Where the project is part of a programme and possibly a portfolio, additional layers of stakeholders will be in place. These are important working relationships but should also be treated as stakeholders rather than as just functional relationships. As a general principle, the project communicator should think in terms of spending 80% of the time on delivering project communication and the remaining 20% ensuring that this is visible. This isn’t vanity, rather it is an essential aspect of the role that will help to ensure that the function is taken seriously and thus enable better communication solutions to be delivered. Visibility simply means ensuring the stakeholders who have been identified understand the strategy, what communication activity is being undertaken and the results achieved. Being a lone communicator Very often the project requirements are such that just a single communication role is required. It can be quite isolating to be a loan communicator when everyone else on the project shares a skill set with those around them or have roles that are often understood much more clearly than that

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of communication. If these are the circumstances, then the communicator should think about building relationships outside the project with fellow communicators. These relationships will be beneficial in terms of sharing ideas or seeking a best practice solution to a communication problem. Developing and maintaining a communication network will provide support for the communicator and lead to more effective outcomes for the project.

Summary This chapter has looked at the things to consider when setting up a project communication function including scoping the communication requirement and being clear about what communication is and isn’t there to do. It has been highlighted that communication is both a strategic and technical function that works best when it has a voice on the project board. With the right skills and competencies at the right level, the communication function is then well placed to develop an effective communication strategy that supports the realisation of project benefits.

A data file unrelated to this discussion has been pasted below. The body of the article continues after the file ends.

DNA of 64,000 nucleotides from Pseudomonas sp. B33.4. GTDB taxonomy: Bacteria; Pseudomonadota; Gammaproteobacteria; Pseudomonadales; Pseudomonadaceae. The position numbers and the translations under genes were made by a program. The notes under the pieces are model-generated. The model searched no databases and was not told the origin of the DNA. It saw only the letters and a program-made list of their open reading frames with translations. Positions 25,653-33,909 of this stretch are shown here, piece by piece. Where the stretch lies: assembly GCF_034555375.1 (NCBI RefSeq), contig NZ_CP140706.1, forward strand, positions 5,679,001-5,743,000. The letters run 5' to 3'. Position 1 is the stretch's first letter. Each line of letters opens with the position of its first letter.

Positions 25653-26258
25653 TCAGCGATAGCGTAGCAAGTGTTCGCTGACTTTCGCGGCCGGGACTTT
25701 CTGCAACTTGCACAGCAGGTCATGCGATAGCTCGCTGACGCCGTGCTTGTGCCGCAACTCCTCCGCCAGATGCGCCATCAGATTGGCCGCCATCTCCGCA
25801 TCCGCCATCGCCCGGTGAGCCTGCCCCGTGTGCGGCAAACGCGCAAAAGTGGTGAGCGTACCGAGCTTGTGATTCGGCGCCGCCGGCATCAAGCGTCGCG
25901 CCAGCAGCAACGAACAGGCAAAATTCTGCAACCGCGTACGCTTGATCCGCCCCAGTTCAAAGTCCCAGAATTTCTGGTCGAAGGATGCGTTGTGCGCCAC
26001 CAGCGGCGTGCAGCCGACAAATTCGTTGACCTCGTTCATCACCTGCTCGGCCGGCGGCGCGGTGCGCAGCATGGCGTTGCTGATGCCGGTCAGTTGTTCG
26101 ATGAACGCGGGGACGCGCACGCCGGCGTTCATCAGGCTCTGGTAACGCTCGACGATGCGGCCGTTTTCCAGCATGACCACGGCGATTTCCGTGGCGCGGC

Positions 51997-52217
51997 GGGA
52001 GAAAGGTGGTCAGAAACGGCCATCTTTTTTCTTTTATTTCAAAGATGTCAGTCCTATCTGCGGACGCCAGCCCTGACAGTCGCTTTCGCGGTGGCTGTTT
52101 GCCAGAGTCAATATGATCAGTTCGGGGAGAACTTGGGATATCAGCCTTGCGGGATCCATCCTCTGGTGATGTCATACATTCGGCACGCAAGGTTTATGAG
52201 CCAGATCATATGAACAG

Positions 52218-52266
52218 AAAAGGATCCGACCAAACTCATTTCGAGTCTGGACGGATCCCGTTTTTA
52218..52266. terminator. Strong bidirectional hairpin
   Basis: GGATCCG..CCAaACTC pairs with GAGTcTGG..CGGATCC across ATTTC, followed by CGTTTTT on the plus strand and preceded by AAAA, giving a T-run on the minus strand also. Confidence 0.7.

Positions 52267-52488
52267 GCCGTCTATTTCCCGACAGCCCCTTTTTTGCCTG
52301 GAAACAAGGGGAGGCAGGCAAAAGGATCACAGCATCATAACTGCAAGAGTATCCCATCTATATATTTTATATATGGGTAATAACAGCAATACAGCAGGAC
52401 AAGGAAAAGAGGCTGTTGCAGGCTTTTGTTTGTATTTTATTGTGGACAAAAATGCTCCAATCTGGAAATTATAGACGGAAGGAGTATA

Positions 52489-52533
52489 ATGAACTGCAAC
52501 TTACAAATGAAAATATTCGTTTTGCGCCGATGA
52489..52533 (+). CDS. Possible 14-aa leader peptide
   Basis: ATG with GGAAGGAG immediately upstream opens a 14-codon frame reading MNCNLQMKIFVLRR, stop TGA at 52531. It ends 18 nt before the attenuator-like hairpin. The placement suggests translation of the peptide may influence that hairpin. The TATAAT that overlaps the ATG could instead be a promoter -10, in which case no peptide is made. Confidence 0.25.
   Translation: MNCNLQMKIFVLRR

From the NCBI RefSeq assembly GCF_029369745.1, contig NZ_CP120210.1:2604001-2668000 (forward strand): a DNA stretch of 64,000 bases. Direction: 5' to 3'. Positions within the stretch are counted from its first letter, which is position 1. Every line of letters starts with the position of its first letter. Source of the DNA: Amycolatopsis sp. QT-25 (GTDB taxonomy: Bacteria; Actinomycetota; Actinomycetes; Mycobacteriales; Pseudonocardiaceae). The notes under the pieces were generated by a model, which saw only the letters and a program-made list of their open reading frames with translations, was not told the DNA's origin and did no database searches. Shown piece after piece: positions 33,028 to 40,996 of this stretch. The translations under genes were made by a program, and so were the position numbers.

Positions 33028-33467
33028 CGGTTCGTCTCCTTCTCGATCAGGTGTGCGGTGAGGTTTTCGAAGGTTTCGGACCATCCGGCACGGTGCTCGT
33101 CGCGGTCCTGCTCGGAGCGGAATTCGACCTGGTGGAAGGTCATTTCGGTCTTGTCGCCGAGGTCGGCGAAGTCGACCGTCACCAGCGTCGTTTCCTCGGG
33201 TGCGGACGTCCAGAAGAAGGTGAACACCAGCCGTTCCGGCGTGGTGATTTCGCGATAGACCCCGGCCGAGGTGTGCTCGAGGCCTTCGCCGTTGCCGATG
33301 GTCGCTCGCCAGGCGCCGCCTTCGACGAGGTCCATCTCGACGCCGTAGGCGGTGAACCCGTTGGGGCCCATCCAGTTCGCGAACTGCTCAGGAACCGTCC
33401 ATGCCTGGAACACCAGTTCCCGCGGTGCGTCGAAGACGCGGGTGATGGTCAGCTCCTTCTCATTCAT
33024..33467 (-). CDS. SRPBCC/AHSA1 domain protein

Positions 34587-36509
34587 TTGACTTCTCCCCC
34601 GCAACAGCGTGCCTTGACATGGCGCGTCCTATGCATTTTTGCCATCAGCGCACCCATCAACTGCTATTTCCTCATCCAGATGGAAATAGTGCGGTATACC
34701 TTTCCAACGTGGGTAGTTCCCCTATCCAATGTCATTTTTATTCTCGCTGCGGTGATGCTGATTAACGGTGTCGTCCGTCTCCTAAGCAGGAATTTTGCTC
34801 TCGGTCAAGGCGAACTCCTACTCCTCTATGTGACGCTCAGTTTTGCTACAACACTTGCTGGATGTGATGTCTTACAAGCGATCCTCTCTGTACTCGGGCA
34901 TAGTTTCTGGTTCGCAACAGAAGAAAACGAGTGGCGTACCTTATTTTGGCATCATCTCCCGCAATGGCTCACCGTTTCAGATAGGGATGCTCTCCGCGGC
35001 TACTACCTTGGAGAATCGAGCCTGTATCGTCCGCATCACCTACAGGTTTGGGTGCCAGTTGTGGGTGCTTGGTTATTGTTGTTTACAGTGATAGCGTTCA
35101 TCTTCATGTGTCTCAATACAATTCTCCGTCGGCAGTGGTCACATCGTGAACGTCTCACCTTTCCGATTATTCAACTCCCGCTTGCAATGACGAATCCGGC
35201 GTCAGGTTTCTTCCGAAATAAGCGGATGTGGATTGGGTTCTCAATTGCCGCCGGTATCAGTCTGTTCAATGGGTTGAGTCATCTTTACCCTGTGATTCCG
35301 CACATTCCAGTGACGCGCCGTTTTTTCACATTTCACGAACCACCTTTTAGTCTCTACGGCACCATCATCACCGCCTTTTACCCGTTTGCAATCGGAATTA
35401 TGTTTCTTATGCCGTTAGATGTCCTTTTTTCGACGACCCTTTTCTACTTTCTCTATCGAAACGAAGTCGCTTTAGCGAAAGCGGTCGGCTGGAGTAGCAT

2 AN INTRODUCTION TO PROJECT MANAGEMENT FOR COMMUNICATORS

Having an understanding of the principles of project management gives the communicator a big advantage. Knowing how projects run can help the communicator to spot where there might be potential problems, know the right questions to ask and when to get involved. In addition, project management skills – even if only at a foundation level – are something every communicator can benefit from and apply to their own work. There is more than one way to run a project though and the increasing adoption of agile principles brings a whole new vocabulary and some specific communication requirements. Project management has its own extensive body of knowledge and qualifications. The UK-based professional body for project management – the Association for Project Management (APM) – received chartered status in 2018. The discipline is growing in recognition as a profession and rightly so as projects are all around us delivering change to everything from public services to new flavours of a biscuit!

DOI: 10.4324/9781003137962-2